Biswas work focuses mainly on making the nanoparticles, but his research has led to a variety of applications and collaborations. Biswas is currently collaborating with Sam Achilefu, Ph.D., associate professor of radiology in the Washington University School of Medicine. Achilefu is working to selectively deposit imaging agents. Rather than flood a cancer patients body with a drug during chemotherapy, for example, nanotechnology and selective deposits could deliver and concentrate the drug in the region of the tumor.
These are very preliminary results, said Biswas, but were getting some neat results. So there are some cautious examples, like toxicology, but then there are many useful applications.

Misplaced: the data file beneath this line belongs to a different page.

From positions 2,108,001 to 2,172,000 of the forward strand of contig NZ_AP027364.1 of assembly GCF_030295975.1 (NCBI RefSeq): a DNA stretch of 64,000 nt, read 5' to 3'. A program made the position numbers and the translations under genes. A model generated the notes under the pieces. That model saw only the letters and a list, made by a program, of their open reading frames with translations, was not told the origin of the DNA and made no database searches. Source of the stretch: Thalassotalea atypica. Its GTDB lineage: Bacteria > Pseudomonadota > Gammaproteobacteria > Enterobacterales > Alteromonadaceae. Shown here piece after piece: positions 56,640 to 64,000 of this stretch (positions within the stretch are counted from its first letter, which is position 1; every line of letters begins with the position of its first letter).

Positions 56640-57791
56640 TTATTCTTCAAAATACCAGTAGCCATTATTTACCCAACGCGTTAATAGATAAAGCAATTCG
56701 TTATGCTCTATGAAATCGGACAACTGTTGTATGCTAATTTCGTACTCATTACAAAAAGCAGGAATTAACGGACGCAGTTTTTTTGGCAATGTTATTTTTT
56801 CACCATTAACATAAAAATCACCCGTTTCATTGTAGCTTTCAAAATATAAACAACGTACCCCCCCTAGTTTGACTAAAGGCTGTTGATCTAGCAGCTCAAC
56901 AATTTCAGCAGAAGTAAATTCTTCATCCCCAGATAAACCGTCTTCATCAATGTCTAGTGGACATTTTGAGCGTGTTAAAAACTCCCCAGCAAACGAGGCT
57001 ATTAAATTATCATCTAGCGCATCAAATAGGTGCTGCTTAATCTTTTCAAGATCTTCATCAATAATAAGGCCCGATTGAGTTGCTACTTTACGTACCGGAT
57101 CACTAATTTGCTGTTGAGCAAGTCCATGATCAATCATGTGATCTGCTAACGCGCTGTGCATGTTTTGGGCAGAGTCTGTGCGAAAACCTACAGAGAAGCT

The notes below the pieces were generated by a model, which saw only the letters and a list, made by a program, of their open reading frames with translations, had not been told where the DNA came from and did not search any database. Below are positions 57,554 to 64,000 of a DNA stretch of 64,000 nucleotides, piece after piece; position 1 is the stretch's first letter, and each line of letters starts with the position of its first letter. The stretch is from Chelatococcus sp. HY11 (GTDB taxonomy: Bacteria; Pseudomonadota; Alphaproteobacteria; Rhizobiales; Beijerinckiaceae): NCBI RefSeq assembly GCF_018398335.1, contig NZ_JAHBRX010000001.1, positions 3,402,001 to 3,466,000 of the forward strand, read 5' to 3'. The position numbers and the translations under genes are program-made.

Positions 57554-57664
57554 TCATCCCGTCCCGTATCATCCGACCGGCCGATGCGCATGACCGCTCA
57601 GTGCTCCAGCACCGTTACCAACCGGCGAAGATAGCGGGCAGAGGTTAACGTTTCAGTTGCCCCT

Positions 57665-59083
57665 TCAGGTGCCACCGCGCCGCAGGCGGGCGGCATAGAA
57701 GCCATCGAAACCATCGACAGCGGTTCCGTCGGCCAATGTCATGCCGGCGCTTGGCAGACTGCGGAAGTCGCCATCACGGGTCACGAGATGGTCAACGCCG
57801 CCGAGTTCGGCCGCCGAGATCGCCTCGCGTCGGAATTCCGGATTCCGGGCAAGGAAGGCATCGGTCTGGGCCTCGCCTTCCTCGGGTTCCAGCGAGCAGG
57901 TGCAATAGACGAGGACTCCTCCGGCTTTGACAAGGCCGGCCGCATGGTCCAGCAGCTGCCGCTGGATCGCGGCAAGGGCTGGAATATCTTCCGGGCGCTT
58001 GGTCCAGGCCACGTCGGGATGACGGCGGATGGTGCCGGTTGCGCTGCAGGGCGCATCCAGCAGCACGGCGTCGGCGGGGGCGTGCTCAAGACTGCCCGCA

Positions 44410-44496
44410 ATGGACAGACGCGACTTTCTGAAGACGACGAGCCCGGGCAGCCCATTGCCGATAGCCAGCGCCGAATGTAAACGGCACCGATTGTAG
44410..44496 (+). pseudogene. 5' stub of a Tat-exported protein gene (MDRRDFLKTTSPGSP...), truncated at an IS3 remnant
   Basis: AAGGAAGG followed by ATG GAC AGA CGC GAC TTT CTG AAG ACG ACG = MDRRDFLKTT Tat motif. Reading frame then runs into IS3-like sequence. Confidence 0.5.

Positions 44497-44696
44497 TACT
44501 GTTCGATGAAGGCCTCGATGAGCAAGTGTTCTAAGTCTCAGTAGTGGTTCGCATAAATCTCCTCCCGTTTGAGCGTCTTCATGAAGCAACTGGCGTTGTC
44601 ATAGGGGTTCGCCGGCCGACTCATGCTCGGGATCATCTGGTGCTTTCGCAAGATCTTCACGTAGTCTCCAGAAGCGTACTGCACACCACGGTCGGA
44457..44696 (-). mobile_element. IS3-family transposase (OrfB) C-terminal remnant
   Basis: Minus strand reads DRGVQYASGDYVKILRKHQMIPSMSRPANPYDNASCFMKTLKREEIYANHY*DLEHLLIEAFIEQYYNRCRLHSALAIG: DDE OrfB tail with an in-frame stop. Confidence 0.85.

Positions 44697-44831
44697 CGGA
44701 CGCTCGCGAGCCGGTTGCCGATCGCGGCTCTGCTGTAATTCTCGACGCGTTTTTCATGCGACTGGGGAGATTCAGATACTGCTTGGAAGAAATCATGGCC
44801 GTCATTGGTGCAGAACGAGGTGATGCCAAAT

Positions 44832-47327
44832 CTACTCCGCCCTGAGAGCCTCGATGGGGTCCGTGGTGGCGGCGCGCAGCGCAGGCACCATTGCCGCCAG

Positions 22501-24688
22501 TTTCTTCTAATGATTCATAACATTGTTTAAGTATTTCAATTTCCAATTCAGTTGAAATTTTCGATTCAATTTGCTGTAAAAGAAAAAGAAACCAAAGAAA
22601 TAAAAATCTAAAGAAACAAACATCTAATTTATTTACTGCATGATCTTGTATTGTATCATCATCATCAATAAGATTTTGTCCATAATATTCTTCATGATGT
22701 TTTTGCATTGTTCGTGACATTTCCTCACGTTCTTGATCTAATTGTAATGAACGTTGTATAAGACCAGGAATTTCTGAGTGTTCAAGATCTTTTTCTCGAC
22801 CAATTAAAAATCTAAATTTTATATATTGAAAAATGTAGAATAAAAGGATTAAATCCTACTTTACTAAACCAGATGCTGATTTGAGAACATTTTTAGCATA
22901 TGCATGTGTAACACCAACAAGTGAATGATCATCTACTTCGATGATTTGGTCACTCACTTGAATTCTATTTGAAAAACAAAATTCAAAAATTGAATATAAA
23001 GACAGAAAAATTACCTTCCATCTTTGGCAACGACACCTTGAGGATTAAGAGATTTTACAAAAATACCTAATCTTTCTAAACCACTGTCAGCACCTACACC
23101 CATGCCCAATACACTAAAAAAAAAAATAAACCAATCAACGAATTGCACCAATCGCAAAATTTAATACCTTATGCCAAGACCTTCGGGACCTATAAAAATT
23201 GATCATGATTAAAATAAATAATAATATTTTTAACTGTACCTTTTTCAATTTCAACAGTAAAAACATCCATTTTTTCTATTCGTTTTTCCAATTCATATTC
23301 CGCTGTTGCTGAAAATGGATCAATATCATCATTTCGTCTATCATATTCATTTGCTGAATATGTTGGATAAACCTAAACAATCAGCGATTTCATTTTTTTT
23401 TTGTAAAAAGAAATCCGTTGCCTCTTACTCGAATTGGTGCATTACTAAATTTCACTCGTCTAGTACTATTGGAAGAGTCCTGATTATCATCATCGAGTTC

Biswas also stresses the importance in the global marketplace. Nanotechnology has the potential to clean up water to provide drinking water for rural populations worldwide. Such efforts make a big social message, said Biswas. Renewable energy is yet another possibility in the realm of nanotechnology.
The possibilities of nanotechnology are endless, and everyday Biswas embarks on this exciting journey.
Thats the beauty here. At Washington University we have a very strong aerosol science and technology group, I would say one of the strongest, in this area, said Biswas. Furthermore, there are many collaborators in different disciplines where we can explore new application areas. So our ability to make tailor-made nanoparticles with very tight control on properties will allow more applications to be invented. Thats the driving force the ability to synthesize nanoparticles; they are the building blocks of nanotechnology.
|Contact: Pratim Biswas|
Washington University in St. Louis